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Martin Sleziak
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To complement the answers already posted, here are some SEDE queries. (SEDE queries have the advantage that they can be run by any user - and they also can be easily run on other sites. And also if we run those queries at some future date, we get an updated information. On the other hand, site analytics contain also some information which isn't available SEDE - for example page views or visits.)

I should include the usual caveat that SEDE is only updated once a week. You can also notice that it is possible to change the parameters with start and end date in the queries below. (I have chosen the startpoint in November - so that it is easier to compare the graphs with the ones that have already been posted.)

Here are some examples of queries which could (very roughly) correspond to some measure of activity on a Stack Exchange site.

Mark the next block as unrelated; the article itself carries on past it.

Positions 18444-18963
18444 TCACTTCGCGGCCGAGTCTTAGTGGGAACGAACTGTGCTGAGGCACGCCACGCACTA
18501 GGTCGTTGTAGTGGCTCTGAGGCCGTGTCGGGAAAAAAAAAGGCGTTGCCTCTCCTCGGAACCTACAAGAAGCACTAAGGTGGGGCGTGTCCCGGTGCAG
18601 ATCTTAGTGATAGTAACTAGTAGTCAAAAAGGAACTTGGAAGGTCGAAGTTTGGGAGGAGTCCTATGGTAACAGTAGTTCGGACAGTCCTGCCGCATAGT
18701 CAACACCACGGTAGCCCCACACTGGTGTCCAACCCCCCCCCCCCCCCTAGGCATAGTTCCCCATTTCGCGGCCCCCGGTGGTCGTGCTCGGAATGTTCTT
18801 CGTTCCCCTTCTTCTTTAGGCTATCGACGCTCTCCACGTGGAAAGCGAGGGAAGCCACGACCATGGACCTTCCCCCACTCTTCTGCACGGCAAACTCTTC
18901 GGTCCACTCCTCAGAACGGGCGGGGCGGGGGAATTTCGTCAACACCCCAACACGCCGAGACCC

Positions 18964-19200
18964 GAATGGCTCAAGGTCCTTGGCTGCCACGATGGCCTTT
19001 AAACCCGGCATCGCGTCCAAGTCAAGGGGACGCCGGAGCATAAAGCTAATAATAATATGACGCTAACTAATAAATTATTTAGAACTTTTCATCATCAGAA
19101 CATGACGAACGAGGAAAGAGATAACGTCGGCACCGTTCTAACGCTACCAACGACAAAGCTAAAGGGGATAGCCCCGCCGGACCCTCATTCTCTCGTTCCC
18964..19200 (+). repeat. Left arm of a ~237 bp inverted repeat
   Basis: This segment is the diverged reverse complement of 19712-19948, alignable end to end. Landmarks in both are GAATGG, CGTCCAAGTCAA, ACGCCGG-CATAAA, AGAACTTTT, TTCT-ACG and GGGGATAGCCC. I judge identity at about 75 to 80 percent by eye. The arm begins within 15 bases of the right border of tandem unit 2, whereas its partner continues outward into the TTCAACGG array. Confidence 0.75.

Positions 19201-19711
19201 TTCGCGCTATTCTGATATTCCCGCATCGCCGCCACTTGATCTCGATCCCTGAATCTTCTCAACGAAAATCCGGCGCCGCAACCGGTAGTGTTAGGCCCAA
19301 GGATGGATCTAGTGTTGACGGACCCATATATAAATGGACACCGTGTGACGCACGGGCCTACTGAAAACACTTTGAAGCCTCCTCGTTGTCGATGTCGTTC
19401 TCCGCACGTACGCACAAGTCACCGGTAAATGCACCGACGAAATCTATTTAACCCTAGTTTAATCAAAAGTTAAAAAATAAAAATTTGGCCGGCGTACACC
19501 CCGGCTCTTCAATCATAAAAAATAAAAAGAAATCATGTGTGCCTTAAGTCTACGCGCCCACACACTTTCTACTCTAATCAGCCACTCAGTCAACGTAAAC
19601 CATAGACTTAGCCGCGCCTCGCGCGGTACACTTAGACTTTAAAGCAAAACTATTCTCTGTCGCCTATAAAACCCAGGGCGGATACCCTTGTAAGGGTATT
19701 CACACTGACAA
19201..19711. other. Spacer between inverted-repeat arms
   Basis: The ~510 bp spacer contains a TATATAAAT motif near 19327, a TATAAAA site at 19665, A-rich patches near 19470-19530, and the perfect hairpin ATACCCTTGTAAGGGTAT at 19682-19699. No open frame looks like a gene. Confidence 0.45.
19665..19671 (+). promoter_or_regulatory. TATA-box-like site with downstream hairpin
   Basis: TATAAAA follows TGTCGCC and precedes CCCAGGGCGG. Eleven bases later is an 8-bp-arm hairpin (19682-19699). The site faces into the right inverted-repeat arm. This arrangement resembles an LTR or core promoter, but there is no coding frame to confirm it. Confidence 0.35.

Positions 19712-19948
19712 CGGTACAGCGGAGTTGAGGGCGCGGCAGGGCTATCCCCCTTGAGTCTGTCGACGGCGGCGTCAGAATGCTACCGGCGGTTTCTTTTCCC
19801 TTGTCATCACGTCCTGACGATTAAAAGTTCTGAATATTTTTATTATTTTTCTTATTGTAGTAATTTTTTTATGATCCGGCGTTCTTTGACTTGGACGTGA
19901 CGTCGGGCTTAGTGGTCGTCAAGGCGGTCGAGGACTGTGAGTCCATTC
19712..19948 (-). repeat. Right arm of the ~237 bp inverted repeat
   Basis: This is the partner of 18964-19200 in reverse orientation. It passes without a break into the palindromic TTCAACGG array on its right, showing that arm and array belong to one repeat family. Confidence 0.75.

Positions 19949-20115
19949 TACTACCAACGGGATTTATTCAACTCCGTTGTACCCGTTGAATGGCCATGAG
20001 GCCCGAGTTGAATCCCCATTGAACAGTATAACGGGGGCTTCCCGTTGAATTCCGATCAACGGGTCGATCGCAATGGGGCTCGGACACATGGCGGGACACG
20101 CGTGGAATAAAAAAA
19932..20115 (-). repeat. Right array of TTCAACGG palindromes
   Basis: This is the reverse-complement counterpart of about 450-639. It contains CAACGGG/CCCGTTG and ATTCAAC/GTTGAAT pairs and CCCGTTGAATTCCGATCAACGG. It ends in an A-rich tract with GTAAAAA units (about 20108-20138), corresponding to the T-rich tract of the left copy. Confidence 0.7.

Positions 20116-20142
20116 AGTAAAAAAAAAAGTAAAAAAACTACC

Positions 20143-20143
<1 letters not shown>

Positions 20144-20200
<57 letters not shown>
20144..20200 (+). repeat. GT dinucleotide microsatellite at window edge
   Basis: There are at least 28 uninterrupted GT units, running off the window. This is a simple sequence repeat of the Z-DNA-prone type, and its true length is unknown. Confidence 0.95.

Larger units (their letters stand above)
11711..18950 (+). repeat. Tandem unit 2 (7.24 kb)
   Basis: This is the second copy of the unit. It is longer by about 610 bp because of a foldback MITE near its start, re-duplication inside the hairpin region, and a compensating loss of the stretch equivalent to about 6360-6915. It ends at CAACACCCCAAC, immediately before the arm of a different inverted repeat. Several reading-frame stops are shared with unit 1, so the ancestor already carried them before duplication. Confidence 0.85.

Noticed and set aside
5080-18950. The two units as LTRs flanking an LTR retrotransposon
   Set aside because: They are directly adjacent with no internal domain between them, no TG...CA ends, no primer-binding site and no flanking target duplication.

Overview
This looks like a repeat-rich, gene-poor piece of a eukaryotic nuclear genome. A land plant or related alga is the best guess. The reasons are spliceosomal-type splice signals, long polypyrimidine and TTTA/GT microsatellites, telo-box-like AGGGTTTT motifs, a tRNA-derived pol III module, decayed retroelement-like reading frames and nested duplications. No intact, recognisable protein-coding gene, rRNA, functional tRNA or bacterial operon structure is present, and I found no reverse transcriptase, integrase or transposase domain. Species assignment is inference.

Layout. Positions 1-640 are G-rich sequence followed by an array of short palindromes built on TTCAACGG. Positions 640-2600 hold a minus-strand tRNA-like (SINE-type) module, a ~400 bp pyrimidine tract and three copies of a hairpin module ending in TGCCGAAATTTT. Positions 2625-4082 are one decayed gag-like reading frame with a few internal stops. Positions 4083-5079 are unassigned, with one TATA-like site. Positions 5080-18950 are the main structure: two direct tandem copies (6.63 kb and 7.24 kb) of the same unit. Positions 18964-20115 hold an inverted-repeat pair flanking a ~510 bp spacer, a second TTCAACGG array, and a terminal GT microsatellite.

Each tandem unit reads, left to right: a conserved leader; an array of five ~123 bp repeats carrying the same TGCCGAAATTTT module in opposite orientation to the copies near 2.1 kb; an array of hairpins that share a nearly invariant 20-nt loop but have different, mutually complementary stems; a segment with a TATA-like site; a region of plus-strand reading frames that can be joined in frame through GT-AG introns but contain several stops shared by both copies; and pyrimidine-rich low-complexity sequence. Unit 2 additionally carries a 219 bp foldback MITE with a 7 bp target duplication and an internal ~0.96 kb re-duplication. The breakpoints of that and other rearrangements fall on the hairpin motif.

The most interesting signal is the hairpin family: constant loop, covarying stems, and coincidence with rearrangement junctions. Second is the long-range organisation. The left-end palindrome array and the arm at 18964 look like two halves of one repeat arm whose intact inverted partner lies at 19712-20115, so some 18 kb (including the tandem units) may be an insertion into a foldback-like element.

Number of posts

Specifically, if we look at the first query - with the number of posts - we get the following graph. (It would probably be good to update the picture a few weeks later - to see how the trends change after that.)

Screenshot of a graph

We can also run a similar query counting posts in the whole network. This is what it looks like at the moment:

Screenshot of a graph

We can also check how the similar stats evolves on some other sites - for example, StackOverflow Mathematics, Physics, Computer Science or Academia. (Of course, if a site has generally low activity, random fluctuations can be significant enough to overshadow some general trends. For example, you can try Math Educators or this meta.) Of course, there are sites where you'd expect increase of posts, such as Politics or Skeptics, perhaps even sites such as Law or History.

Martin Sleziak
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